I returned to Dr. Bedi's office on Tuesday, to return the supplies and thank them for all they had done. While I waited for Mrs. Bedi and Cindy to be available to talk to me, a woman I had never met before saw the flowers with Natasha's photo and said how pretty she is. I burst into tears and she immediately realized I had lost her and came to sit with me, hold me around the shoulders and telling me how sorry she was. In fact, as I went to buy the flowers I walked into the store and asked for help. Crying, I told the woman what they were for and she began to cry and tell me how she lost her dog only two weeks before. Animals have such a deep bond with us. It's amazing what happens when you tell people you lost your beloved cat.
Mrs. Bedi (the doctors wife) said she would be talking to her husband that evening and knows he will be upset and want to see us when he arrives back on the 16th. Of course I would like to see him too. She told me that she had come to take him to the airport that Friday morning when I brought Natasha in the first time and he had refused to leave until he saw us. He's such a wonderful man. I gave them the flowers with the photo of our little Natasha, and we looked at other photos that I had brought and I cried and cried, while their compassion and love of all animals helped me heal some. I told Cindy to take as many photos as she wanted, and she said she would really like to have one of Boris too, so she took one of him, and then one of Boris and Natasha together.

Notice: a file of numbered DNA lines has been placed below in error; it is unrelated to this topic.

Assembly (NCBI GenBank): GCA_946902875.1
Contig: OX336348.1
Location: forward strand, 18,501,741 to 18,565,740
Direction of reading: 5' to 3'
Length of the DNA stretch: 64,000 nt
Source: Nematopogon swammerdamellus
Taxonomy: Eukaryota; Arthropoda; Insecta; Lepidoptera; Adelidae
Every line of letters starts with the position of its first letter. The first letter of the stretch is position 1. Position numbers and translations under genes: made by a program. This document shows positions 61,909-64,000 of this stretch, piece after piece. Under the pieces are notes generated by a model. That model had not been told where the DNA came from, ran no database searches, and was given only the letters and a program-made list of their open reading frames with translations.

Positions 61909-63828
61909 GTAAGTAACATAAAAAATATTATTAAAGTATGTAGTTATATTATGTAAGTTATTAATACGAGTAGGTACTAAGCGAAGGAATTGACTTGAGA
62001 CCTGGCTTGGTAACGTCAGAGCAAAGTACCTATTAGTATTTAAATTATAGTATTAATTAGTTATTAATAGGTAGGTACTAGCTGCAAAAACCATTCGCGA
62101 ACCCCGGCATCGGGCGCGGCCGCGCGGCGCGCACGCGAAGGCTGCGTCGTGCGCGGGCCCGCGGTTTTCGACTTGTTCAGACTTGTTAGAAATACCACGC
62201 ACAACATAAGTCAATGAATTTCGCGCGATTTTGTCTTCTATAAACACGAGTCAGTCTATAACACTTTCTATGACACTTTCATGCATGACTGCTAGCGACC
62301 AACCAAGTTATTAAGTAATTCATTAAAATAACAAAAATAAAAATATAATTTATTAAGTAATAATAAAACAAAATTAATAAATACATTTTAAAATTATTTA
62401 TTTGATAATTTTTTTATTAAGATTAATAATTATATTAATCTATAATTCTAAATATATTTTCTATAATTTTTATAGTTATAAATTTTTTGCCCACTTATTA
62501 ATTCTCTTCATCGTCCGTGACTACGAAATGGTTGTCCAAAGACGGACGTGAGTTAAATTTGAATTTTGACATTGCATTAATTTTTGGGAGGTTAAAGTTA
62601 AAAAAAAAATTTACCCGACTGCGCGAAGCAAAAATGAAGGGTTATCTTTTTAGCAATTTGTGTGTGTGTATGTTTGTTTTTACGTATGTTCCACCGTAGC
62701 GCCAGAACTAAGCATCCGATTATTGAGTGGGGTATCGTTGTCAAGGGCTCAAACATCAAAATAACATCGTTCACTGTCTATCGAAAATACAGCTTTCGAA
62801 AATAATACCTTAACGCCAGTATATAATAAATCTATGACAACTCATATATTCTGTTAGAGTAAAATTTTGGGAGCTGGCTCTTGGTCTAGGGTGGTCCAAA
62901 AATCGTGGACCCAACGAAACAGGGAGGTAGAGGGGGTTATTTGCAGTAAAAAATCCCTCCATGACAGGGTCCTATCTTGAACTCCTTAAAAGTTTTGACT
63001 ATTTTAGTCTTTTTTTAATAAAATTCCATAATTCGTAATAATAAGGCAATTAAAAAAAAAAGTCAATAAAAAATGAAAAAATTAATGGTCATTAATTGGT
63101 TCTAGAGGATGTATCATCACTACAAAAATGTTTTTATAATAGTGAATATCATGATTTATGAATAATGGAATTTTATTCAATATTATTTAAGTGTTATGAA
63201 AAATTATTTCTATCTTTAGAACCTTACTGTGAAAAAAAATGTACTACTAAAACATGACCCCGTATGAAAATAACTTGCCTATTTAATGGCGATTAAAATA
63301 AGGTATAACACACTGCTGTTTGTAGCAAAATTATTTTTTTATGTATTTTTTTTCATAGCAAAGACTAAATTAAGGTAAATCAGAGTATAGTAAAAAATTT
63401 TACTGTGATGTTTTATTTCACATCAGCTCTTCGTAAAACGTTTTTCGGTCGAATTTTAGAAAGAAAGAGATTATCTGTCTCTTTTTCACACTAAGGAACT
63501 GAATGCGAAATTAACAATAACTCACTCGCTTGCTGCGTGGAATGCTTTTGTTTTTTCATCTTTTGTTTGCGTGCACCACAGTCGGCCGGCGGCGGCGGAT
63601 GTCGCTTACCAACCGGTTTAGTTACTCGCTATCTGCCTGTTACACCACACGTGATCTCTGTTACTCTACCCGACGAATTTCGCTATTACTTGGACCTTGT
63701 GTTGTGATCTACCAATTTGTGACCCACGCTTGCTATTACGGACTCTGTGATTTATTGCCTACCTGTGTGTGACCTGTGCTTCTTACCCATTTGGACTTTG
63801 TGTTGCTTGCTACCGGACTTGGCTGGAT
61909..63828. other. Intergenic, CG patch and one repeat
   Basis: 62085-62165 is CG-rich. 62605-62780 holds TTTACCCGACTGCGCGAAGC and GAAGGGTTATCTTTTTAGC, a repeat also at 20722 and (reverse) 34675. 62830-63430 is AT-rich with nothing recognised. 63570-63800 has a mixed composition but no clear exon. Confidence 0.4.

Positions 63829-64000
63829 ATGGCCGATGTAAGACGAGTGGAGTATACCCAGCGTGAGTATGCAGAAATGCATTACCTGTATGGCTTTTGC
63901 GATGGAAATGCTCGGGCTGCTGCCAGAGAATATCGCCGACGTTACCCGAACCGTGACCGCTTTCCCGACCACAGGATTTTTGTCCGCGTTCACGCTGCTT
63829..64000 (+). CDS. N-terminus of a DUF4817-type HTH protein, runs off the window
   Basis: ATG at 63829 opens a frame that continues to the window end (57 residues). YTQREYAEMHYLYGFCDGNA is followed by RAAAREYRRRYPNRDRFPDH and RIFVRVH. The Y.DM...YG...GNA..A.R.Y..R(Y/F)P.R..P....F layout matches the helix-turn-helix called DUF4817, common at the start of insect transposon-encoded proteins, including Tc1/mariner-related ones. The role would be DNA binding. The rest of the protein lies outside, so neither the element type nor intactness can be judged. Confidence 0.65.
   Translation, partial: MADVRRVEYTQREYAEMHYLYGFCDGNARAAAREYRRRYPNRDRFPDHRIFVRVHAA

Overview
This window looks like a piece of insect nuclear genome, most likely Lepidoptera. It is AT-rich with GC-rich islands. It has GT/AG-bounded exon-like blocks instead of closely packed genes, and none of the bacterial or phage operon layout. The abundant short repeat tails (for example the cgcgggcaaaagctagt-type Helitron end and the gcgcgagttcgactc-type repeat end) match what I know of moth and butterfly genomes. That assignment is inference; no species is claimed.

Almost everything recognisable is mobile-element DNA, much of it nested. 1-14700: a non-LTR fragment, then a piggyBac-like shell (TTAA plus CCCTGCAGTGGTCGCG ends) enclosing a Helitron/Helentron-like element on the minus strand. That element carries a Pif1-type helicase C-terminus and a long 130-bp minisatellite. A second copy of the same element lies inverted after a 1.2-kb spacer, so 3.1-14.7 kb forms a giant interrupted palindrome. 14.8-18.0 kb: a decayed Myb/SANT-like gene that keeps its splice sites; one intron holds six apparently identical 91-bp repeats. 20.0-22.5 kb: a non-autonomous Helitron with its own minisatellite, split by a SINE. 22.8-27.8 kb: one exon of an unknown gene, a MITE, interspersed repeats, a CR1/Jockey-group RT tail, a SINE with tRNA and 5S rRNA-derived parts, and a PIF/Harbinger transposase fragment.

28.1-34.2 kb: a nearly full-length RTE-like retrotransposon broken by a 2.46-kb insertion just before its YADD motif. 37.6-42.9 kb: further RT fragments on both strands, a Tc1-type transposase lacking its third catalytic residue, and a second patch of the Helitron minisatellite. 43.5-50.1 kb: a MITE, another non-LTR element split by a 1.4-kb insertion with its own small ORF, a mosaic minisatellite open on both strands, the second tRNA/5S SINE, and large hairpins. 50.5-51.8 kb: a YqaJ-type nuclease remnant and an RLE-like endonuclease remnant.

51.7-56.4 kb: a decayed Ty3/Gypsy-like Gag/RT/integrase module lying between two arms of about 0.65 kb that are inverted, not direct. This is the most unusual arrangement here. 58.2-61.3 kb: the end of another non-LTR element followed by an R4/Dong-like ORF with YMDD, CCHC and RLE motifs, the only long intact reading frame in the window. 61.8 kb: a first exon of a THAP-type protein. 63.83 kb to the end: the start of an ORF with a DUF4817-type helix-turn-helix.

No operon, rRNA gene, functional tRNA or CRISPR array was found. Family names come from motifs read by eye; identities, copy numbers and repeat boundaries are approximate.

I want to thank everyone who already knew, who followed our progress on the PVB Message board, once again for your kindness, your cards, ecards, flowers, emails and poems. Special thanks to Diane and to Christine (Christine made this collage) Thank you from the bottom of my heart for your care and concern, for your kindness and your compassion. Nick, Boris and I will never forget it. And please know, we are keeping Boris close and watching to make sure he doesn't go into depression without his sister. Thanks again xo